I have to disagree with Jim; character creation was certainly simple and involving, but didn't quite give me the information I wanted. The racial and factional back-stories were compelling - I certainly got a clear sense of EVE's fiction that had eluded me up to that point - but I didn't really have any idea what effect, if any, the choices I was making would have on my character. I only found out later that the different races have different philosophies of ship design that would affect how I played. Rolling my avatar's eyeballs up in his skull for his portrait was fun, though.
I logged in with my heart in my mouth. Imagine my surprise when I was plunged into... an absolutely straight down-the-line, by-the numbers MMORPG introduction.
Well, almost. There's an awkward 10 minutes to get through first, as the game talks you through the all-important skill training system Jim detailed above. It's frankly not that long, it mostly makes sense, and the UI - while it looks overwhelming, a barrage of opaque blue windows and tiny fonts - is completely logical and clear. The little tutorial windows that pop up and talk you through whatever new aspect of the game you've stumbled across during your first days are as comprehensive and helpful a hint system as you'll find in any MMO (which is not to say that they all shouldn't be better).
There then follows a two-part basic tutorial mission, followed by three 10-part mission arcs that guide you through combat, mining and trading respectively. The story's a bit more perfunctory than usual, but the mission flow was logical, the difficulty progression was noticeable but smooth, the mission rewards satisfyingly tasty (I soon had two whole new ships, something I never expected, even if I wasn't skilled up enough to use one). The number-crunching mechanics are a surprisingly familiar matter of buffs, debuffs and damage over time once you get your head around the radically different lexicon, setting, and interface.
If there is a shock in EVE Online, it's the interface, and not because it's hard to use. Quite the opposite. Despite incredible detail and functionality, it is staggeringly, eye-openingly easy. There's no direct control as such, and everything including movement is done through clicking on icons or - more surprisingly, and more often - right-clicking to bring up a cascading contextual menu. Basically, playing EVE is exactly like using Windows - except instead of selecting Cut, Copy and Open With, you're selecting Target Lock, Orbit, and Activate Acceleration Gate.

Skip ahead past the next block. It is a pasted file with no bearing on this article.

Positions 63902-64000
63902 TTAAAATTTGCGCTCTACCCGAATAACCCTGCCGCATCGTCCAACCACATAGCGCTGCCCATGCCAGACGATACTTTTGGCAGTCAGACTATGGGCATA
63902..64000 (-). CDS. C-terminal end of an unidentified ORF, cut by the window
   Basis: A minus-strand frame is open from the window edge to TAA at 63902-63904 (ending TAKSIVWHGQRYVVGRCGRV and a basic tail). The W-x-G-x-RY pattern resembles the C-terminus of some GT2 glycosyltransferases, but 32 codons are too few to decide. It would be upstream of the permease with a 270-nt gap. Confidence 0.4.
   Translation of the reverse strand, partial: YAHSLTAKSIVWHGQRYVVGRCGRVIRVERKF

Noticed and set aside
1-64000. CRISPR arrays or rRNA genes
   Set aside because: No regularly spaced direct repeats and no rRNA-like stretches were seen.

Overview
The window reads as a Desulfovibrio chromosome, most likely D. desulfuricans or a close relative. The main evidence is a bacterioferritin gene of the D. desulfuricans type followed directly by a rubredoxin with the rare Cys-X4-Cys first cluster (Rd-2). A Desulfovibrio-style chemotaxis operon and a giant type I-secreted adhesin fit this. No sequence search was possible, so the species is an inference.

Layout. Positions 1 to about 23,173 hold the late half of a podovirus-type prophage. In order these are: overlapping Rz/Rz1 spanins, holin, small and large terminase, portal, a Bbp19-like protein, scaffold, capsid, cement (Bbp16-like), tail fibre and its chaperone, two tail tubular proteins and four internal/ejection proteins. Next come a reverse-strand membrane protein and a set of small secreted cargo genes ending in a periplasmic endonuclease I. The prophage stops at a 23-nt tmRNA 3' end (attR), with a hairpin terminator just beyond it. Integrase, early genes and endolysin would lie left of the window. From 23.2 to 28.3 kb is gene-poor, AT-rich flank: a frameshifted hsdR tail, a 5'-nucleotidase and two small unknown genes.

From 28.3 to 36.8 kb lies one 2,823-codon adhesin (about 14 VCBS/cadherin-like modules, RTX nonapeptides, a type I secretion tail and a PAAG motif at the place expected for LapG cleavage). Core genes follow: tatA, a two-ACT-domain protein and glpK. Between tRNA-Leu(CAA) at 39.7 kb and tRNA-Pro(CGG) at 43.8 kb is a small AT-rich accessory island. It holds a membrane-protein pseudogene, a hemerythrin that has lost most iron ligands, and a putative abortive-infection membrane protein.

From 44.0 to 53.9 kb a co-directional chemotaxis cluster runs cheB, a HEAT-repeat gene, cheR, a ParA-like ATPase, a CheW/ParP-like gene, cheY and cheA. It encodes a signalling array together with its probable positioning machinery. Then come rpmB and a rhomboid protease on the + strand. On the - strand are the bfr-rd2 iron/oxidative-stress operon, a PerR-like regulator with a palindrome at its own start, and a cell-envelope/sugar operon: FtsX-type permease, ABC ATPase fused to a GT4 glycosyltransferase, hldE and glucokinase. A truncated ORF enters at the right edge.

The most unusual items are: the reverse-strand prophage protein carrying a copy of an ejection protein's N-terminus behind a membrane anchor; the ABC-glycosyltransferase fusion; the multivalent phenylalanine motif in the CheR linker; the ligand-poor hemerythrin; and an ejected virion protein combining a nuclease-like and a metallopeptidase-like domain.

It all has an austere beauty and, since you can lose your ship and fittings in combat (this is the only game I've encountered which offers in-game insurance), the tension certainly can build up. But it does so with all the momentum and urgency of an ocean liner. EVE is a glacially slow game in the early levels, and the level of automation in the interface - while absolutely necessary for dealing with its depth and its yawnsome length - hardly makes things more exciting.
Want to dock at a space station? Right-click on it and select dock. Mission in a different star system? Set the autopilot and make a cup of tea. Set a long training queue and level up in your sleep. I can't decide if every other MMO would be saved or ruined by a right-click contextual menu, but my heart is against it. Sometimes you can have too much utility, and when the skill and inventory management of being in a station feels less like downtime than actual combat, something is surely off.
Of course, these are impressions of EVE at an insultingly early stage, but the job of an MMO introduction isn't just to smoothly lay out the basic principles of these complex games - something CCP has, it must be said, managed with ease. It also needs to give you a taste of what you're in for. Warhammer Online throws you into a Public Quest, World of Warcraft lures you into a miniature dungeon, Lord of the Rings Online begins a lore-heavy storytelling scene, all in their first hours.
But the only hair-raising thrill I got from my first days in EVE Online - the only taste of the unique draw of this game - came before I'd even logged in, on the game's startup page, on the first night of Apocrypha. "Server status: 43,225 players" is an electrifying statement that no other game can make. In its early stages, however, the game feels like you're playing it in a bubble, and although I was absorbed, I know I haven't encountered the real EVE Online. Its universe is still out there, somewhere.